Love ’em or hate ’em, an element of Cootamundra’s Parker Street beautification project is dividing opinions in the regional town, but one thing the residents can all agree upon – they’ll be a talking point for generations to come.
Urban canopies are quite the thing when it comes to international landscape design, especially in the public arena.
Various incarnations can be found in Marseille, Reims, Toulouse, Morocco and Arabia. But perhaps the best example is in Singapore, where these lightly foliaged architectural installations, known as supertrees, tower over the city’s 21st century botanical gardens, some up to 50 metres in height.
Now downtown Coota is stepping into the big league as four ‘urban canopees’ are erected along the town’s main street. Urban canopees isn’t a misspelling, but the name of a French firm which has cornered the market with its design of metal and composite landscape features that function in providing a living green canopy for public spaces.
The modular sculptural structures, called ‘green funnels’, which will be more tree-like in height compared to their enormous Singapore cousins, are being manufactured in Australia by the famous Furphy Foundry and are seen as a sustainable and resilient shade-providing garden feature.
In this respect, the town is leading the charge in Australia towards adoption of this cutting-edge solution, which essentially puts green where you can’t plant trees and thus transforms hot, built-up civil hardscapes into a thriving urban oasis.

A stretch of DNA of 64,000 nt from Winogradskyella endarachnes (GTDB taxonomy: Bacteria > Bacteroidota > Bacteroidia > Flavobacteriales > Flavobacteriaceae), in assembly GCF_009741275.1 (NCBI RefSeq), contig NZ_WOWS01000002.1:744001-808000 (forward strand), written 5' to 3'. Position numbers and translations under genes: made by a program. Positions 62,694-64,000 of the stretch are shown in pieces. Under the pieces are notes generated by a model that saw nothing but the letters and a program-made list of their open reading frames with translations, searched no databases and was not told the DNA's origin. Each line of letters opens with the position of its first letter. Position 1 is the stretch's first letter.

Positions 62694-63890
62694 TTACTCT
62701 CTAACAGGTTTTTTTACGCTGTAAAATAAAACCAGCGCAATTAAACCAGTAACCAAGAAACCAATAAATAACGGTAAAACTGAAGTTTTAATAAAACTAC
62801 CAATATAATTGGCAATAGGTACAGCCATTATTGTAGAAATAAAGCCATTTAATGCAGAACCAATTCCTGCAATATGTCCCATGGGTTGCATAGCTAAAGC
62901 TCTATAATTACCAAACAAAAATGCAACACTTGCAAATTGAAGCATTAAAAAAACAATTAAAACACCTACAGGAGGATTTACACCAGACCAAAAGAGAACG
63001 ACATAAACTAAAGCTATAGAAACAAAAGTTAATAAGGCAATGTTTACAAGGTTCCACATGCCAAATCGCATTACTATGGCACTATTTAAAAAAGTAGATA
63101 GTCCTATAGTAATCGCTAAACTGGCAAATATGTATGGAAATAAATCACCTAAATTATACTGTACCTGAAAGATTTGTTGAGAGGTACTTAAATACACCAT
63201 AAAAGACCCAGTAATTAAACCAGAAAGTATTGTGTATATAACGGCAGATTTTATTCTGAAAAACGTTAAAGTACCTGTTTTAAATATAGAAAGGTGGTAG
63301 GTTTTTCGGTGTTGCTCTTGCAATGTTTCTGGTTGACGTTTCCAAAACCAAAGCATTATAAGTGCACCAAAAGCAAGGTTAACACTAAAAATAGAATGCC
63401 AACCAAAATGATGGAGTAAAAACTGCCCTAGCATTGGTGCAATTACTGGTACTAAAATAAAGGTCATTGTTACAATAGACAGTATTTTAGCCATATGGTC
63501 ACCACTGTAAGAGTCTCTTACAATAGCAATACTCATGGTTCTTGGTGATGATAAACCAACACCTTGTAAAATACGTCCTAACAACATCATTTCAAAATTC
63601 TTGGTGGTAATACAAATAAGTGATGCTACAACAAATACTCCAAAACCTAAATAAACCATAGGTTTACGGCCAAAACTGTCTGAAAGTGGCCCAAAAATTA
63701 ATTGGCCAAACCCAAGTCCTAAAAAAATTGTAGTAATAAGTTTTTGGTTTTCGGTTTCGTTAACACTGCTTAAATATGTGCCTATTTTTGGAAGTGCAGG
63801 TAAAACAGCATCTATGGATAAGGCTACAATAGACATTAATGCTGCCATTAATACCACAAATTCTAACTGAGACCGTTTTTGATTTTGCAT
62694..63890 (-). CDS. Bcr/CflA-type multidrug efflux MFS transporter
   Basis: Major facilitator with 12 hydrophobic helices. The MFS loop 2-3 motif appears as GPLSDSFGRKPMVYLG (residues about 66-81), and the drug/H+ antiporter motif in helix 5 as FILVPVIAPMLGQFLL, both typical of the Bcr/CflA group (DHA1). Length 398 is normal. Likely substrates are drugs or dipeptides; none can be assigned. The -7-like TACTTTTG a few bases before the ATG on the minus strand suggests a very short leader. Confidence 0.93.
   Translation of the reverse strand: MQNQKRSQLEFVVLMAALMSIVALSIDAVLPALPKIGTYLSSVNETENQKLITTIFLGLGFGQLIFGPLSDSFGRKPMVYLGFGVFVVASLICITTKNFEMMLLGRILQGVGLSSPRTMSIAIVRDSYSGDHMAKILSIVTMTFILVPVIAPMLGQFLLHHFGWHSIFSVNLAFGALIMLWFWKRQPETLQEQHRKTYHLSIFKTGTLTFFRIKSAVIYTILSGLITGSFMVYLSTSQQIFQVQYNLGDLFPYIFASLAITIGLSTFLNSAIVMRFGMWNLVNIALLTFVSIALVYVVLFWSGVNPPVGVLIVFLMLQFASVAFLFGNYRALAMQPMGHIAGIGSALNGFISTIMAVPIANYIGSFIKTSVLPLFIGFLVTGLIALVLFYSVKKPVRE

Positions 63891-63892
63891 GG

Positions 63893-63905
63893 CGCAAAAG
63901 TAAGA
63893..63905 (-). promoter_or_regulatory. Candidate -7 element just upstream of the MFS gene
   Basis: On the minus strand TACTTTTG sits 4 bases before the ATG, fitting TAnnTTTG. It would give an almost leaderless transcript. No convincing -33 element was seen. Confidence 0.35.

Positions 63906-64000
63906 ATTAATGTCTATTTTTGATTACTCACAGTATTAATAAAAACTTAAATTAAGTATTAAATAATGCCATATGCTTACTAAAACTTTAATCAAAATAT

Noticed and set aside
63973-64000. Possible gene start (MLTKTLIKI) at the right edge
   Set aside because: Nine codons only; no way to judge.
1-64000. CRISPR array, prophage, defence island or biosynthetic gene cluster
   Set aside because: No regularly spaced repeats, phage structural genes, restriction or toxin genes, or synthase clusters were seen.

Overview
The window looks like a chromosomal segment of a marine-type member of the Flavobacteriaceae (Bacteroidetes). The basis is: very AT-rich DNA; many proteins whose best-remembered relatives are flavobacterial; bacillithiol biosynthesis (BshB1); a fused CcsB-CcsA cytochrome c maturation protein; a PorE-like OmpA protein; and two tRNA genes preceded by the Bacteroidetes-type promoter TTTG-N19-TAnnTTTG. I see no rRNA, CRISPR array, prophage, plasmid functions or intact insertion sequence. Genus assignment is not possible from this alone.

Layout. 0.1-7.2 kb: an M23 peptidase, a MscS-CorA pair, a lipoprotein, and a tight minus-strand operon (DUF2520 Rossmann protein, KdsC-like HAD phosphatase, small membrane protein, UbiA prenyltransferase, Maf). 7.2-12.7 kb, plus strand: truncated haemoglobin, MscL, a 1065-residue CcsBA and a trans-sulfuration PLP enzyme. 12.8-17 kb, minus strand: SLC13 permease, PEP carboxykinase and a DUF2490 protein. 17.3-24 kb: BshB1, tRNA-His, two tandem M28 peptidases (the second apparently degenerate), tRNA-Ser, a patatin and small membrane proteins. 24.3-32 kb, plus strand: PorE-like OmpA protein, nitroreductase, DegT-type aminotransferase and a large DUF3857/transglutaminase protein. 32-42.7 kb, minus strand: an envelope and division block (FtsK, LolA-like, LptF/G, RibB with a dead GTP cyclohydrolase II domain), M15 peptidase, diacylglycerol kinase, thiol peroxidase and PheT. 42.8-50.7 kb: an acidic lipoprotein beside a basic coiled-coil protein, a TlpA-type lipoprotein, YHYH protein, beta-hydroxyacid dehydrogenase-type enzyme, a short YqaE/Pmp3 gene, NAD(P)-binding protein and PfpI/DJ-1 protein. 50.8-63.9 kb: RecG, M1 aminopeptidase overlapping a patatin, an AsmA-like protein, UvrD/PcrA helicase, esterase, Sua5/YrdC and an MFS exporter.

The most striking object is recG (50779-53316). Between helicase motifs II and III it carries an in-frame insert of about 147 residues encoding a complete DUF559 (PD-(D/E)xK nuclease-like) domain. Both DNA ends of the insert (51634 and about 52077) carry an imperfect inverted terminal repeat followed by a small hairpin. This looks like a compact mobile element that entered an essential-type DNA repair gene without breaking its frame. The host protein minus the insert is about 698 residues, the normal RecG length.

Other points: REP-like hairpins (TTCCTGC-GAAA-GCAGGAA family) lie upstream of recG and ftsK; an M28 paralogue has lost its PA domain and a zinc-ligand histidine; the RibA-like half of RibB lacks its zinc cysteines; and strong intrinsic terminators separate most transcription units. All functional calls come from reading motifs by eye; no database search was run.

With long-term weather forecasts indicating increasingly higher summer temperatures, urban canopies in all forms are set to become a feature of many of Australia’s cityscapes.
Capable of withstanding some of Australia’s harshest climates, each ‘green funnel’ can support up to three different climbing plant species, is self-sufficient and equipped with a solar panel, battery, water pump and smart irrigation system, and can be easily installed and relocated if required.
Cootamundra’s awesome foursome will feature the highly fragrant evergreen climber white jasmine (Jasminum polyanthum).
The expected time for the jasmine to fully cover the canopies is approximately two to three years.
Fairy lights will also be installed on the structures to tie in with the lights already established in Parker Street’s trees.
Cootamundra Gundagai Regional Council’s (CGRC) waste, parks and recreation services manager, Wayne Bennett, said once established the maintenance costs of the self-maintained ‘green funnels’ would be minimal.
“They water and fertilise automatically, are powered by solar panels and the technology will notify staff by Bluetooth when the water reservoir requires filling,” he said.
Two ‘green funnels’ have been constructed on the corner of Wallendoon Street and Parker Street in Cootamundra, while the other two have been constructed on the corner of Adams Street and Parker Street.
Funded by the Federal Government’s Drought Communities Programme (DCP), the entire beautification project – which includes new garden beds and street gardens, street furniture, lighting, retaining walls, shelters and tree planting – is set to bring Cootamundra’s CBD to life.
CGRC Mayor Abb McAlister said the aim of the project is to beautify and enhance the experience of visiting Cootamundra’s CBD, and to create jobs and boost local shopping.
Part of the $1 million grant included additional works for Gundagai’s Sheridan Street, which has just undergone a massive $5 million makeover.